Why Slovenia won’t get iPhone anytime soon

The short answer to Why Slovenia won’t get iPhone anytime soon is that it wouldn’t make sense.

When Apple failed to bring iPhone 3G to Slovenia earlier this year, a thousand fanboy voices cried in frustration. Yet when analyzing the ecosystem around iPhone, it makes complete sense.

SAN FRANCISCO - JUNE 09:  Apple CEO Steve Jobs watches a video of the new iPhone 3G as he delivers the keynote address at the Apple Worldwide Web Developers Conference June 9, 2008 in San Francisco, California. Jobs kicked off the 2008 WWDC conference with a keynote where he announced an upgraded version of the popular iPhone called the iPhone 3G.
Image by Getty Images via Daylife

iPhone is not just a fancy smart phone. It’s also a way to:

  • buy ITunes music store
  • figure out where you are (Google Maps)
  • Get the best localized experience333

This means that when bringing iPhone 3G to Slovenia, Apple would have to not only localize the iPhone itself, but also introduce iTunes music store, make sure Google Maps are good enough (they aren’t precise enough yet) and localize a number of services like MobileMe that are often subscribed to by users to provide even better iPhone/Mac integration.

There’s also a neat trick that Apple does in other countries for iPhone subscribers – free WiFi hotspots/cloud access for iPhone. This greatly increases experience as you’re not limited to the spotty 3G coverage if you’re in correct urban areas. Slovenia has only one true WiFi cloud that’s well known enough – Neo Wlan, operated by the Telekom group.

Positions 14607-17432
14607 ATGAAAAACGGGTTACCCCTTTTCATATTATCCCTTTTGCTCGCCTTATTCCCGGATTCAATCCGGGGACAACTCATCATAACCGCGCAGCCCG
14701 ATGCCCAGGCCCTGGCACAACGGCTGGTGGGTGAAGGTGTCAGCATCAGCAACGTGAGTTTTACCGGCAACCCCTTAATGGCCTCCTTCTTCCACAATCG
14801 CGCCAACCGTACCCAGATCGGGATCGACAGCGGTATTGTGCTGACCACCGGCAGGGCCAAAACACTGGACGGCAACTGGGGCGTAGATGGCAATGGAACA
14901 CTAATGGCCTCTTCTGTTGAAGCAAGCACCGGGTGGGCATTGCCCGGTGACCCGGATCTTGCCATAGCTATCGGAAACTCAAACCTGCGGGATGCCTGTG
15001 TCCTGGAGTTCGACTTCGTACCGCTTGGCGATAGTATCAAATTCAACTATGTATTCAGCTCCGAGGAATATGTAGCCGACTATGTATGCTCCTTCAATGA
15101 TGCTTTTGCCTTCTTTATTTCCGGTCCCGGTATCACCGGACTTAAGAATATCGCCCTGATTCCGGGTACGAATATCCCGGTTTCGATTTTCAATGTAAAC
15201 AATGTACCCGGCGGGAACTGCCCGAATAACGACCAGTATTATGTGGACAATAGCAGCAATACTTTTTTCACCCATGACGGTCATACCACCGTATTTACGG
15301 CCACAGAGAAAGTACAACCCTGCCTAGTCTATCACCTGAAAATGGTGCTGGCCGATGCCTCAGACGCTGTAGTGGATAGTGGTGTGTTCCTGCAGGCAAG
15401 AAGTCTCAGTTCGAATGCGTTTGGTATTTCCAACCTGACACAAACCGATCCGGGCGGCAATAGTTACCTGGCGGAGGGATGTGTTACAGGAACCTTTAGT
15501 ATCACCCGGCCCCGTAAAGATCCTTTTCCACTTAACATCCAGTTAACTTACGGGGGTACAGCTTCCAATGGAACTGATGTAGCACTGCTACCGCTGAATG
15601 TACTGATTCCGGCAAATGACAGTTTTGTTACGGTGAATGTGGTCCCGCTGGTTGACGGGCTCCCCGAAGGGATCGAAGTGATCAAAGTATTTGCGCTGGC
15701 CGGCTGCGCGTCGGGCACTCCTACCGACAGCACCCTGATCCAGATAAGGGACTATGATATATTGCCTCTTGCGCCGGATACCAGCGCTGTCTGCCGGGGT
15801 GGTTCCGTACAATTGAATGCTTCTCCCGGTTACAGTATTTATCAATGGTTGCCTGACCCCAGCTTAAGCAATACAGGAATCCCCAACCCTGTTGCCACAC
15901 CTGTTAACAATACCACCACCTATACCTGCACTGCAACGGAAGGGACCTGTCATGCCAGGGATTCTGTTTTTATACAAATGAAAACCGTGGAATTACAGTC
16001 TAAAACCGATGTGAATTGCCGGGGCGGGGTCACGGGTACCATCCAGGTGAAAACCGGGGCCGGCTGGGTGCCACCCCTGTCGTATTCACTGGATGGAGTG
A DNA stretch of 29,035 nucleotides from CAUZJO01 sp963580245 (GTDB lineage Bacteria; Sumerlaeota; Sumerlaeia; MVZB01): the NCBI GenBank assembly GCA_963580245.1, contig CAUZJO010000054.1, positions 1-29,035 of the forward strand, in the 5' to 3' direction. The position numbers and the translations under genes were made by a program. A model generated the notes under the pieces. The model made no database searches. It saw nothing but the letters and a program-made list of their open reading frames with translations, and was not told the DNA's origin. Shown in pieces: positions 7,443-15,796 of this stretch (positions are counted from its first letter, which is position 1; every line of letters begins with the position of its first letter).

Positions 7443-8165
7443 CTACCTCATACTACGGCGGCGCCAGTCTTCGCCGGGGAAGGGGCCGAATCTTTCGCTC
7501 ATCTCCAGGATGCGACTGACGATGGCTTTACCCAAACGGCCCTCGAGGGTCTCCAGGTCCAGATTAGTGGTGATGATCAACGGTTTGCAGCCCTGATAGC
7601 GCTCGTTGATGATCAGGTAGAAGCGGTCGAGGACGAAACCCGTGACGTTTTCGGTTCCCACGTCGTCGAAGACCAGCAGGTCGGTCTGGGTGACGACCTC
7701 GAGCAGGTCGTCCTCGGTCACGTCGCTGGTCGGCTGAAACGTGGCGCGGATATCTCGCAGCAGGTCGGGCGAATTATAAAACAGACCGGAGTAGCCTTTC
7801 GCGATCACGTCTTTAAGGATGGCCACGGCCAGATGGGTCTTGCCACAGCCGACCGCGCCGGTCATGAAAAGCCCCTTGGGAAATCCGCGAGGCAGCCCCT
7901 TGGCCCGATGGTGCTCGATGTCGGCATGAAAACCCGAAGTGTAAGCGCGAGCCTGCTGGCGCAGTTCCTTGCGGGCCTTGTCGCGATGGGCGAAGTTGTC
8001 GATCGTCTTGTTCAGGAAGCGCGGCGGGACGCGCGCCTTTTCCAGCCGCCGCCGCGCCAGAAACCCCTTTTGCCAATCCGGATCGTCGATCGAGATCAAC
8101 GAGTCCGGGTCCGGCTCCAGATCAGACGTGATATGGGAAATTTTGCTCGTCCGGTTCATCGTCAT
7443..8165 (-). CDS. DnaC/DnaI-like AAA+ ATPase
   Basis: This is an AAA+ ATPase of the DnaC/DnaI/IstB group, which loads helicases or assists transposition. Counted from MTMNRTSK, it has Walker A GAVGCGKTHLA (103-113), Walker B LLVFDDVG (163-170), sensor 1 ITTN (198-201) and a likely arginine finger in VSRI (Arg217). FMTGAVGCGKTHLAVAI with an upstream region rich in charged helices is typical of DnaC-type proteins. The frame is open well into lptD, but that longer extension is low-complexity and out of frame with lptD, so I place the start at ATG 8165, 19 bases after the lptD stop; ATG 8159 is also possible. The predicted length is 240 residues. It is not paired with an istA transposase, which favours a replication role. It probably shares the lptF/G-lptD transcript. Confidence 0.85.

Without all these domino pieces falling  together, it’s hard to believe Apple would want to enter Slovenian market with iPhone and deliver worse experience than in other countries. Above facts also mean that just buying an unlocked iPhone will not provide you with the true spirit of iPhone experience.

[There’s always a chance I’m just bitter that I don’t have one] 😉

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Why removal of gaming videos from Vimeo is dangerous for the web

VimeoImage via Wikipedia

A few days agoo Vimeo, popular service for video hosting, announced on their staff blog, that they’re no longer going to allow gaming videos on their service. The full policy of their removal is:

The Vimeo staff has decided that we are no longer going to allow gaming videos on Vimeo. Specifically, we are no longer going to allow game walk-throughs, game strategy videos, depictions of player vs player battles, raids, fraps, or any other video gaming videos that simply depict individuals playing a video game. Videos falling into this category will be subject to deletion as of September 1st; new videos of this type will be removed.

Full blog post at vimeo staff blog.

I think this is really bad for the service and their social contract with the web in general, since it breaks all the web-pages that embed their videos. The fact that Vimeo decided to remove the old videos means that after 1st of September, a lot of old blog posts, forum links and such will be suddenly broken. As such I think that they should keep old files, just disallow uploads of new ones.

Why am I concerned with this? The truth is, I’m not uploading any gaming videos or even understand the idea behind it. I am on the other hand the person who decides for Zemanta, where we should host our online content, like our screencasts.

The fact that there are already a lot of reviews out there that embeed our screencast, makes me worried what could happen in the future if the Vimeo team decides that screencast is not artistic expression enough, or that our videos do not foster proper community. Will they ask us to remove the videos, in turn breaking old blog reviews?

While I’m not ready to move away from Vimeo for now, it does make me feel somewhat uneasy about the choice in first place and I’ll watch out for an alternative video site for new uploads.